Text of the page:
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I wrapped a C++ standard library std::map<T1,T2> that I want to expose as a Node.JS addon. I want to have two functions, Set for adding a new value to the hash table, and Get for looking up value from the map. I want a single function that would work for "arbitrary" type. This means Get would have to extract value of type T1 from Args[0] (note that Args is of type v8::Arguments). See the code below.

template<typename T1, typename T2>
class Hash : public node::ObjectWrap {
    static v8::Persistent<v8::FunctionTemplate> constructor;
    static void Init(v8::Handle<v8::Object> target);
    /* ... */
    static v8::Handle<v8::Value> New(const v8::Arguments& Args); // new object 
    static v8::Handle<v8::Value> Set(const v8::Arguments& Args); // set H[x]=y
    static v8::Handle<v8::Value> Get(const v8::Arguments& Args); // return H[x]
    std::map<T1, T2> H;
/* ... */
template<typename T1, typename T2>
v8::Handle<v8::Value> Hash<T1, T2>::Get(const v8::Arguments& Args) {
    v8::HandleScope HandleScope;

    THash<T1, T2>* H = ObjectWrap::Unwrap<Hash<T1, T2> >(Args.This());
    // TODO: I want to extract argument Args[0] of type T1, call it x, and then
    // return argument y=H->get(x) of type T2.
    return v8::Undefined();

Is there a way to do this? If yes, what is the way of doing it?

In case there is no way of extracting an arbitrary type, what is the best practice in case I am willing to restrict to several predefined types? For example, T=int, T=std::string, T=MyType1, and T=MyType2.

share|improve this question
What happens when you try T1 x = *(T1 *)Args[0];? –  Austin Mullins Jul 22 '14 at 11:58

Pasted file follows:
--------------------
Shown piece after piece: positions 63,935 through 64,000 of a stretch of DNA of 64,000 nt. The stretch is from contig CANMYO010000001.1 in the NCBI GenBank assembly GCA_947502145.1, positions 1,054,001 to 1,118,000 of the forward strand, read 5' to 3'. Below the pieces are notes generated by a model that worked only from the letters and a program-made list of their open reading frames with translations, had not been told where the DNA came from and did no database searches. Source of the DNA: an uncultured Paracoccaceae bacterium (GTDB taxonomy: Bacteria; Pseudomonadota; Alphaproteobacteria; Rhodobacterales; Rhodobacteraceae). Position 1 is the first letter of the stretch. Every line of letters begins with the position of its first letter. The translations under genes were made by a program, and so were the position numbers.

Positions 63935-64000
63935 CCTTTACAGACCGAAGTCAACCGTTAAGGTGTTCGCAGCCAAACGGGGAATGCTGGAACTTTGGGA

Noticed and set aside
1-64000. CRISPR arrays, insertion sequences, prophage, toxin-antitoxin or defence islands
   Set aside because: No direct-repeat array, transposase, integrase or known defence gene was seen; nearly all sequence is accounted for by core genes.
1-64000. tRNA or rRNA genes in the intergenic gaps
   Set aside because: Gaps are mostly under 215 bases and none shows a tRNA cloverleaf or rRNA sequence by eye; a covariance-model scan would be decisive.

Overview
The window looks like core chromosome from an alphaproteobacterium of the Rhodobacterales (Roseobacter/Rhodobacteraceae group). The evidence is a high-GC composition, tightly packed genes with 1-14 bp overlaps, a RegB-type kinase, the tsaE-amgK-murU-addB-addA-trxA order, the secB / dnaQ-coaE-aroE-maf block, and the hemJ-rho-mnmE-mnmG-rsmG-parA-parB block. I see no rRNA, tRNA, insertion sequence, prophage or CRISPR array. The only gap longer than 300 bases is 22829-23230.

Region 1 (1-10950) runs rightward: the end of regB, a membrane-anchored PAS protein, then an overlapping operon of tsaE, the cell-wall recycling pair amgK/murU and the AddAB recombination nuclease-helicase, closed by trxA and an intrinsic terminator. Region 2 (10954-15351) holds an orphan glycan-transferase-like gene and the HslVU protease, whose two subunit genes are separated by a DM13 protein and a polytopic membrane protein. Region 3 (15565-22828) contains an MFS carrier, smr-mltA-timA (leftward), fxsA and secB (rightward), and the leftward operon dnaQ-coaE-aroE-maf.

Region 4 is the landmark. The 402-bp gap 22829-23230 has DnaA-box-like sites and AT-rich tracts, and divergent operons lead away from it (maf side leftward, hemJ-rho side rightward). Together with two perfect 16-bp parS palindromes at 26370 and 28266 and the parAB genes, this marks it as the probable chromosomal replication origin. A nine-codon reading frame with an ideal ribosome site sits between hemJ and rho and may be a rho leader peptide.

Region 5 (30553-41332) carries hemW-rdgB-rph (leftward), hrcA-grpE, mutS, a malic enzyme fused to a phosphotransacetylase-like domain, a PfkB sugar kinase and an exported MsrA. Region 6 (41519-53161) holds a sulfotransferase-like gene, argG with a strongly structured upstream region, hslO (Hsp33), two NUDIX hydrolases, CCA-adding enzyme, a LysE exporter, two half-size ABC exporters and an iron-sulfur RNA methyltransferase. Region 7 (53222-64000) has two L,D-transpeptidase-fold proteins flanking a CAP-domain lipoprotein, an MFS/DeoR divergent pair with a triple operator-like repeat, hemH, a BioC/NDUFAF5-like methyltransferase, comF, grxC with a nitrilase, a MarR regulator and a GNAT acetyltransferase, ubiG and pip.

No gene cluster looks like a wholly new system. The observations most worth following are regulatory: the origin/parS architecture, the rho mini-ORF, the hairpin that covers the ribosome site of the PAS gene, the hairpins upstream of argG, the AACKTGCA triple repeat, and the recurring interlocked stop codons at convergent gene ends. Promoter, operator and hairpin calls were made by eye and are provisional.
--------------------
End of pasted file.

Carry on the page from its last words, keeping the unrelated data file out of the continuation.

@AustinMullins: You crash because V8 doesn't store strings the same way as std::string does. Most likely, this won't even work correctly for integers - and even if it does, you've just exploited an implementation detail that you cannot rely on. –  Wladimir Palant Jul 23 '14 at 10:17

1 Answer 1

up vote 1 down vote accepted

You need helper functions that will convert from T1 and T2 to v8::Value and vice versa. The problem is, this conversion is type-specific so you won't get around type traits or overloaded functions for each type as suggested here. Something like this should work:

#include <type_traits> // C++0x

template<typename T>
T fromV8Value(v8::Handle<v8::Value> value)
  if (std::is_same<T,std::string>::value)
    v8::String::Utf8Value stringValue(value);
    return std::string(*stringValue, stringValue.length());
  else if (std::is_same<T,int>::value)
    return value->IntegerValue();
    throw new std::exception("Unsupported type");

v8::Handle<v8::Value> toV8Value(std::string& value)
  return v8::String::New(value.c_str(), value.length());

v8::Handle<v8::Value> toV8Object(int value)
  return v8::Number::New(value);


v8::Handle<v8::Value> Hash::Set(const v8::Arguments& Args)
  T1 key = fromV8Value<T1>(Args[0]);
  T2 value = fromV8Value<T2>(Args[1]);
  return ...;

v8::Handle<v8::Value> Hash::Get(const v8::Arguments& Args)
  T1 key = fromV8Value<T1>(Args[0]);
  T2 value = ...;
  return toV8Object(value);
share|improve this answer
Yeah, I thought the answer to my first question should be "no". The solution with type traits that you suggest looks okay to me. Thanks. Just of curiosity, do V8 people usually go this way about this? (I mean, is this considered ``good practice''?) –  blazs Jul 24 '14 at 15:20
Also, can I avoid using standard library's std::is_same? –  blazs Jul 24 '14 at 15:46
@blazs: I have no idea how V8 people go about this - I've never seen code doing anything similar in V8. As to std::is_same - what's the problem with it? If you are concerned that the multiple if statements will be slow - the compiler will optimize them away. I'm not aware of any better solutions. Function overloading could work here as well, but you would have to work with out parameters. –  Wladimir Palant Jul 24 '14 at 18:33
I'm not worried about compiler not optimizing it or anything like that. It's just that I've been using V8 with internal library that doesn't use C++'s standard library and including it (stdlib) just for the purpose of conversion between V8 types seems an overkill. –  blazs Jul 25 '14 at 7:29
@blazs: V8 itself uses stdlib. –  Wladimir Palant Jul 25 '14 at 7:34

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